ADAU1466 with Raspberry Pi I2S

I have ADAU1466 board with external ADC/DAC converters based on PCM1802/PCM5102. Raspberry Pi used for control adau via i2c. But - I found some solutions for work with audio on raspberry pi via i2s (for example with codecs or ADC/DAC). 

But - Can I connect adau board  with some project  via available i2s buses to Raspberry Pi via I2S as "External Effect Loop"? In adau project I just need to add a in/out for corresponded buses, but... How to connect rasbperry pi for this SDATA input/output? Raspberry pi is a Master for I2C communication with adau, I need to enable rasperry slave for I2S? What about clocking? how it need to be configurated, if I want get sound from adau and then send it back? 

  • Hello Efremoff,

    Are you trying to get audio back and forth between the pi and the DSP using I2S? You must use I2S. You cannot do it using I2C communications bus. 

    Then for I2S it is a matter of how either you want to setup the clocking or sometimes the hardware demands a certain setup. The DSP can be setup as a clock slave or master and can be setup for standard I2S or several different TDM modes of operation. I do not know what the Raspberry Pi configuration limitations are. I think it can only do I2S. 

    How flexible is the clocking on the Rapsberry Pi? Does it have to be a master? Where is the master clock coming from? There are many of these system clocking questions. Then finally, what sample rate will you be using?

    Dave T

  • I use a Raspberry Pi Zero 2 W as control interface for ADAU1466 with PCM1802/PCM5201 converters. Adau connected to RPi via i2c and generally this setup works correct.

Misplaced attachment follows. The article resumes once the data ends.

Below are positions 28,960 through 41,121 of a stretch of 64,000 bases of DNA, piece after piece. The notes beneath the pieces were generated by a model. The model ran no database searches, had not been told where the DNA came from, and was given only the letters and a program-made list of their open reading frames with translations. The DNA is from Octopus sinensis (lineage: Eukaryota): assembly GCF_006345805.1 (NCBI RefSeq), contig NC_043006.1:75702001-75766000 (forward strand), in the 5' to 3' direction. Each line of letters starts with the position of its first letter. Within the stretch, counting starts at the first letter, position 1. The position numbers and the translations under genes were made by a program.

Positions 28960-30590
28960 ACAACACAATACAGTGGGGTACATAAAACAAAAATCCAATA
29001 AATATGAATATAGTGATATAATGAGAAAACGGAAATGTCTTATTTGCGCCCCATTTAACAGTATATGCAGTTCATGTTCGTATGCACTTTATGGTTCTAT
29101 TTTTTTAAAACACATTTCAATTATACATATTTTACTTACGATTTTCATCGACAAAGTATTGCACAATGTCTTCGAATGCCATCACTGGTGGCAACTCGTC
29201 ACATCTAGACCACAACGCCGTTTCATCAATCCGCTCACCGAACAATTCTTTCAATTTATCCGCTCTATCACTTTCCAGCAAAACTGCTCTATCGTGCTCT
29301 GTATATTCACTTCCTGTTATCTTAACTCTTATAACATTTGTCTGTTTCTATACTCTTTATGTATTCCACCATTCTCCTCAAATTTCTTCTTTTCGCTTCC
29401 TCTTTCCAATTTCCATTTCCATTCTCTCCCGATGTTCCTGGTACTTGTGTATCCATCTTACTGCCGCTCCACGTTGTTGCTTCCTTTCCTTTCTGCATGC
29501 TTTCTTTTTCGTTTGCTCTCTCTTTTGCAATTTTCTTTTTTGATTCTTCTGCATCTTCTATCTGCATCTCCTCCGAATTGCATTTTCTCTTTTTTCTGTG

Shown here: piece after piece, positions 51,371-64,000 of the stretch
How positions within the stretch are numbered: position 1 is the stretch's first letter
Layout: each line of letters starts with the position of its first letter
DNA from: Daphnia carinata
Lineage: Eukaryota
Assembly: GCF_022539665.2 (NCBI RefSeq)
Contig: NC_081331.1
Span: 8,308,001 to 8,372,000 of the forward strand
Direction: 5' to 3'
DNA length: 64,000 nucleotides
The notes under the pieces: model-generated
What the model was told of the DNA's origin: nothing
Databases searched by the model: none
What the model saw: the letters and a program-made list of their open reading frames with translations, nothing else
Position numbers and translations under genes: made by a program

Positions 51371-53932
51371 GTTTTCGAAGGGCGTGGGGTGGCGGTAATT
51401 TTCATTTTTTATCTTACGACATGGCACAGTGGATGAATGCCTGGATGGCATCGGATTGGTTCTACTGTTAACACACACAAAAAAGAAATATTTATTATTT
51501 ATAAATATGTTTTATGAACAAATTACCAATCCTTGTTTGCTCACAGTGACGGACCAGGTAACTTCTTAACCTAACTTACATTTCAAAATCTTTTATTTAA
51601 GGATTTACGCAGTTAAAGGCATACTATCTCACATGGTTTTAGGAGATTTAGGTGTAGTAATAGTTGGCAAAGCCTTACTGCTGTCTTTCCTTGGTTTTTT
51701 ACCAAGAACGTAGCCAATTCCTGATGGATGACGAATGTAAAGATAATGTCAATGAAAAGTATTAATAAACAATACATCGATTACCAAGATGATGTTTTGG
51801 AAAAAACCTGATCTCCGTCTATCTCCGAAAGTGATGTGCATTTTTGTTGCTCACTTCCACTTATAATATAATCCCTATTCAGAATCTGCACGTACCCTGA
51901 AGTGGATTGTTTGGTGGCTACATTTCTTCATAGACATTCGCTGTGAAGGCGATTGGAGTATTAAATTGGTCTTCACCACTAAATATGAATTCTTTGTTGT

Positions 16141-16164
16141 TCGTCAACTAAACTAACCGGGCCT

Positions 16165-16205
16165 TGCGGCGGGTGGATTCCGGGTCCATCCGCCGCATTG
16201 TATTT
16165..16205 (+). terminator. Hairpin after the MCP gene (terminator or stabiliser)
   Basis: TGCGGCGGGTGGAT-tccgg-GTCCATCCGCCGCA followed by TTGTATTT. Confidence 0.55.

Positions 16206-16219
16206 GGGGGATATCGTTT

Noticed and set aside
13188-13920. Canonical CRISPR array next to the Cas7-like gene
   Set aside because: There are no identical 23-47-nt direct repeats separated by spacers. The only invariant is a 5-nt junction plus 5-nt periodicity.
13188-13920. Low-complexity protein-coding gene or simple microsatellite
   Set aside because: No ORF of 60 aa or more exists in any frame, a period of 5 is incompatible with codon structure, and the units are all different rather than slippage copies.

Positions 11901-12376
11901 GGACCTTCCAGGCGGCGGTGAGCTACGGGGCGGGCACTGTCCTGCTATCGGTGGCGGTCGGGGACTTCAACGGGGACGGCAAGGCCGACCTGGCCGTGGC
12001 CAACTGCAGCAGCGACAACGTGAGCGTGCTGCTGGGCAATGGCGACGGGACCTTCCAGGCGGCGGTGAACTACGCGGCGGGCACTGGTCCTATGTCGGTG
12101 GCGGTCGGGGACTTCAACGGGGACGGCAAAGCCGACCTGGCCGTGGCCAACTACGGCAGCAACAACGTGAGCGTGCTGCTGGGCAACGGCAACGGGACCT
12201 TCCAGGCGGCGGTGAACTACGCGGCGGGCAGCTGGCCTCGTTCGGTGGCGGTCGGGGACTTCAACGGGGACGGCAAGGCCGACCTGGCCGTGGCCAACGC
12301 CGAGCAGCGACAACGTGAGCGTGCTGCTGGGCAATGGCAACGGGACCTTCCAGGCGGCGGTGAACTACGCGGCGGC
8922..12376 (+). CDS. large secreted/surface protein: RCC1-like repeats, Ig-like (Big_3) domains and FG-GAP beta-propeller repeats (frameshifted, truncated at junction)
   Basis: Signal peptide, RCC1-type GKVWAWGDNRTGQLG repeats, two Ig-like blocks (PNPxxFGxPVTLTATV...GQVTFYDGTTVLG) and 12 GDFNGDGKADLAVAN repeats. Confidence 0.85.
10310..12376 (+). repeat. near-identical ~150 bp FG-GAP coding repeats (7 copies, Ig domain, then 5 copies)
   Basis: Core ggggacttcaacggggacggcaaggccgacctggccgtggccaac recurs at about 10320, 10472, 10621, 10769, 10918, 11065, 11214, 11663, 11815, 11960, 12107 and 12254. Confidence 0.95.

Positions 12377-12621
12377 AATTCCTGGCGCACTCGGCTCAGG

But - I think about realize some additional audio functions using Raspberry with i2s audio. Sdata-In0 and Sdata-In1 used for two stereo PCM1802,  in2 and in3 is free. Sdata-out0 and Sdata-out1 used for two stereo PCM5102. Out2 and Out3 is free. Connected Adc and Dac get mclk from adau clock out.

    For ex. I can write a different reverb or delay effect on Raspberry, but I need to send sound from adau to RPi and then, after Raspberry  processing - return ot back to adau. 

    And this Raspberry still need to control adau registers via i2c. 

    From your perspective - is it generally possible? Or I need to use another RPi for additional audio processing?

    Project sample rate - 48kHz, RPi can be provide a MasterClock? I really don't know. For now I don't understand how I can drive specified connected adc's nd dac's using adau mclk and the same time - send and receive i2s audio from RPi which has a different clock...

  • Hi, remember this is two different protocols / buses

    I2C: Can send/receive data, in digital audio, use it to control DSP parameters, for example.

    I2S: can send / receive digital audio data, use it to transmit or receive digital audio

    You can use both (I2C and I2S) at the same time in RPi, no need for a second RPi

    To create a loop where RPi will receive audio from the DSP, do something with that audio and then send it back to the DSP, you can connect:
       DSP Sdata-outX to RPi I2S input
       RPi I2S output to DSP Sdata-inX

    About use it as Master/Slave, i used this feature many years ago, if i remember correct, its needs I2S kernel module changes, maybe nowdays someone have introduced this feature.

    Please note:
    DSP need some extra steps to do that.

    I think you better use some dedicated efetcs IC like FV-1 to suit your needs, however FV-1 IC:

       a) does not have I2S and will need additional ADC/DAC.
       b) needs digital potentiometers for user interface
       c) is not small

    Will be great if Analog Devices includes modules efects like FV-1 for their Adau DSPs.